Life Imitates Art: Four Eye-Catching Examples
From Lee Krasner and Chanel to James Turrell and Roberto Coin, these pairings exemplify how art, design, and fashion converge in the most spectacular ways
Left: A maze of hand-cut maple, walnut, and primavera veneer inlay creates a visual distortion on the façade of Theodore Alexander’s Garlan cocktail cabinet.
Right: Mexico City–born artist Bosco Sodi erected Atlantes (2019), a land-art-scaled installation featuring 64 equally spaced, seven-foot-tall cubic structures composed of clay bricks, along the Oaxacan coast, where he has an arts foundation called Casa Wabi.
Left: An energetic layering of pink, beige, and black enamel animates the face of Chanel’s octagonal Boy·Friend Tweed Art timepiece; the design is a nod to the famed French fashion house’s most iconic textile.
Right: Part of Guild Hall’s permanent collection, Lee Krasner’s monumental oil-on-canvas Untitled (1963) bursts with kinetic strokes of color. This summer brings the book Lee and Me: An Intimate Portrait of Lee Krasner, which celebrates the life of the Abstract Expressionist and was written by the East Hampton cultural center’s former director, Ruth Appelhof, who passed away in April.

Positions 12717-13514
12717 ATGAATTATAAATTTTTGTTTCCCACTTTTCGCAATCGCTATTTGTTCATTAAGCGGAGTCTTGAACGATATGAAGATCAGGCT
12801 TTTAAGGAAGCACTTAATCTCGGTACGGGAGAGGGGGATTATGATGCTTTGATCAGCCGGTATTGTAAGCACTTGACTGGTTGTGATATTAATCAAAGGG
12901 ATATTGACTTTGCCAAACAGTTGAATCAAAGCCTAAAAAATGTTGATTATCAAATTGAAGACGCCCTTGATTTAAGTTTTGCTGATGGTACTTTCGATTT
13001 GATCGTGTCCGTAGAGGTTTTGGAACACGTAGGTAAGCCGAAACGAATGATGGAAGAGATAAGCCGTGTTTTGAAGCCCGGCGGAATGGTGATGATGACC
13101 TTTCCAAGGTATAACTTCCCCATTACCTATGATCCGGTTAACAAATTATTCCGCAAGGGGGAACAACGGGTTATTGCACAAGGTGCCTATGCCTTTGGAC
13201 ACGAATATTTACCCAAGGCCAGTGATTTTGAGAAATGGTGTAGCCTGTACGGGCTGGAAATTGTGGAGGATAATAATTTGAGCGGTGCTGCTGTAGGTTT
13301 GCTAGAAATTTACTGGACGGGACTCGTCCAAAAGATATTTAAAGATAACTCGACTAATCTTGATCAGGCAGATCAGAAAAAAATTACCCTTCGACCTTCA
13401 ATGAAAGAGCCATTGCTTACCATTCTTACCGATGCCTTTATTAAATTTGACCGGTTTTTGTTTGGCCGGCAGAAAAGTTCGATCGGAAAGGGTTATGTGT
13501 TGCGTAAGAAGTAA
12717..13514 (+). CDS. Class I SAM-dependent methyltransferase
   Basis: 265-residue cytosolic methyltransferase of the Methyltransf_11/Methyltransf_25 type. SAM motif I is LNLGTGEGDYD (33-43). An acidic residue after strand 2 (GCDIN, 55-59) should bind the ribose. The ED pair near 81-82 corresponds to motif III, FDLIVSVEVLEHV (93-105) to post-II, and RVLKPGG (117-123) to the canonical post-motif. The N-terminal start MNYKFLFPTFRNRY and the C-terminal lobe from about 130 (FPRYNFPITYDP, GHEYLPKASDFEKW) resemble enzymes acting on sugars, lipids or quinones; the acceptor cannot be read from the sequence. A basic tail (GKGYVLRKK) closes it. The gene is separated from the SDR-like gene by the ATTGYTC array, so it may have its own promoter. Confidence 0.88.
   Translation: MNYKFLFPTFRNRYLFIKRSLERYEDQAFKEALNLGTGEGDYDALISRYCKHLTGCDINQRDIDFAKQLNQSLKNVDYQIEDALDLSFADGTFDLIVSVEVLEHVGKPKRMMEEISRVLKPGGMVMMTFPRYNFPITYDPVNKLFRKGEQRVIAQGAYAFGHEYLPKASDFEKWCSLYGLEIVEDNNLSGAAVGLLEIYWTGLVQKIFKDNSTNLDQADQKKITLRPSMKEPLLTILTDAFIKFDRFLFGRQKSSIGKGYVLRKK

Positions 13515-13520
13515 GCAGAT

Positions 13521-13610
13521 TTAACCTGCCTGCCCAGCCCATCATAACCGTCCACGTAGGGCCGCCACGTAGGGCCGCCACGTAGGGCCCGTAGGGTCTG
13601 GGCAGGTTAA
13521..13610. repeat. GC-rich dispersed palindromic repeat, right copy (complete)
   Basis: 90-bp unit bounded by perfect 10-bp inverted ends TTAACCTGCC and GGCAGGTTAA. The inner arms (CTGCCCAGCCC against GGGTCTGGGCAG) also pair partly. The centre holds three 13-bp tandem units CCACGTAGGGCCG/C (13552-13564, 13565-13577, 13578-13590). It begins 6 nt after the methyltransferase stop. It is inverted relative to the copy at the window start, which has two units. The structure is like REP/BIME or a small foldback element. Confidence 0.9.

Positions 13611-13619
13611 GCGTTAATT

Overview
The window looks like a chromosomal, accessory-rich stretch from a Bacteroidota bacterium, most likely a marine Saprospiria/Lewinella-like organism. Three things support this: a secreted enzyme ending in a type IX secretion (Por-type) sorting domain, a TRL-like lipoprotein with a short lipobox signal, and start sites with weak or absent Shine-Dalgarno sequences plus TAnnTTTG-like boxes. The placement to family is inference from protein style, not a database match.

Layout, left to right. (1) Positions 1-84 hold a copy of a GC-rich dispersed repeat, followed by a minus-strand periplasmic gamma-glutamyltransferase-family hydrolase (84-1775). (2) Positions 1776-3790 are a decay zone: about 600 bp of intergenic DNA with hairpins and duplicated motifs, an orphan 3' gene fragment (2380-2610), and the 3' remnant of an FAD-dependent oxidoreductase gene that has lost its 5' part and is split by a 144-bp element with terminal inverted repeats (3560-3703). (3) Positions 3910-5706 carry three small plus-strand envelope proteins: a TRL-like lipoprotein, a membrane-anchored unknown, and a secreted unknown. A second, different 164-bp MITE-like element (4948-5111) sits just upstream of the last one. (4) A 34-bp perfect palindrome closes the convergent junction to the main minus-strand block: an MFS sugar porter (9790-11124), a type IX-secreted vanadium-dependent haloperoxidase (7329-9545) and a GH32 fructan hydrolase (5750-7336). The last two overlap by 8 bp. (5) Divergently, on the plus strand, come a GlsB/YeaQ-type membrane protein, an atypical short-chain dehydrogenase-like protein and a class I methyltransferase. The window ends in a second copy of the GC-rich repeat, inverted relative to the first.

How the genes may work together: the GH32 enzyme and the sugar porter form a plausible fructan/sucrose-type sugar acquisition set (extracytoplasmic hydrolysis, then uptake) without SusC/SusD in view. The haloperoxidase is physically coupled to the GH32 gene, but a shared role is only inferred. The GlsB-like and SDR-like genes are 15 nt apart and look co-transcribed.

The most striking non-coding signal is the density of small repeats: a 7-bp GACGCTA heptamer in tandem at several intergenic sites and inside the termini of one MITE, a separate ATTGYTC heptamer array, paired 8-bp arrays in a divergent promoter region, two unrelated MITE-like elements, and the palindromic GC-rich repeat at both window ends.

Left: Drawing great influence from mentors such as Op Art painter, Victor Vasarely, and the founder of the Spatialist movement, Lucio Fontana, Julio Le Parc masterfully entwines monochromatic forms into optical illusions in his work A Partir d’un Ciel de Van Gogh (1958–91).
Right: During Balmain’s spring/summer 2020 presentation, creative director Olivier Rousteing brought ’90s and ’00s pop culture to the runway through bold ensembles that showcased the brand’s wizardry with embellishment.
Left: The architecture of Roberto Coin’s handcrafted 18K-rose-gold Carnaby Street ring provides a sleek vessel for a sparkling face of pavé diamonds.
Right: A warm glow radiates from the pyramidal structure of American artist James Turrell’s Twilight Epiphany Skyspace (2012) in Houston. The ethereal installation, constructed of concrete, stone, and composite steel, lights up in a changing sequence of jewel-toned hues at sunrise and sunset.
A version of this article first appeared in print in our 2020 Summer issue under the headline Life Imitates Art. Subscribe to the magazine.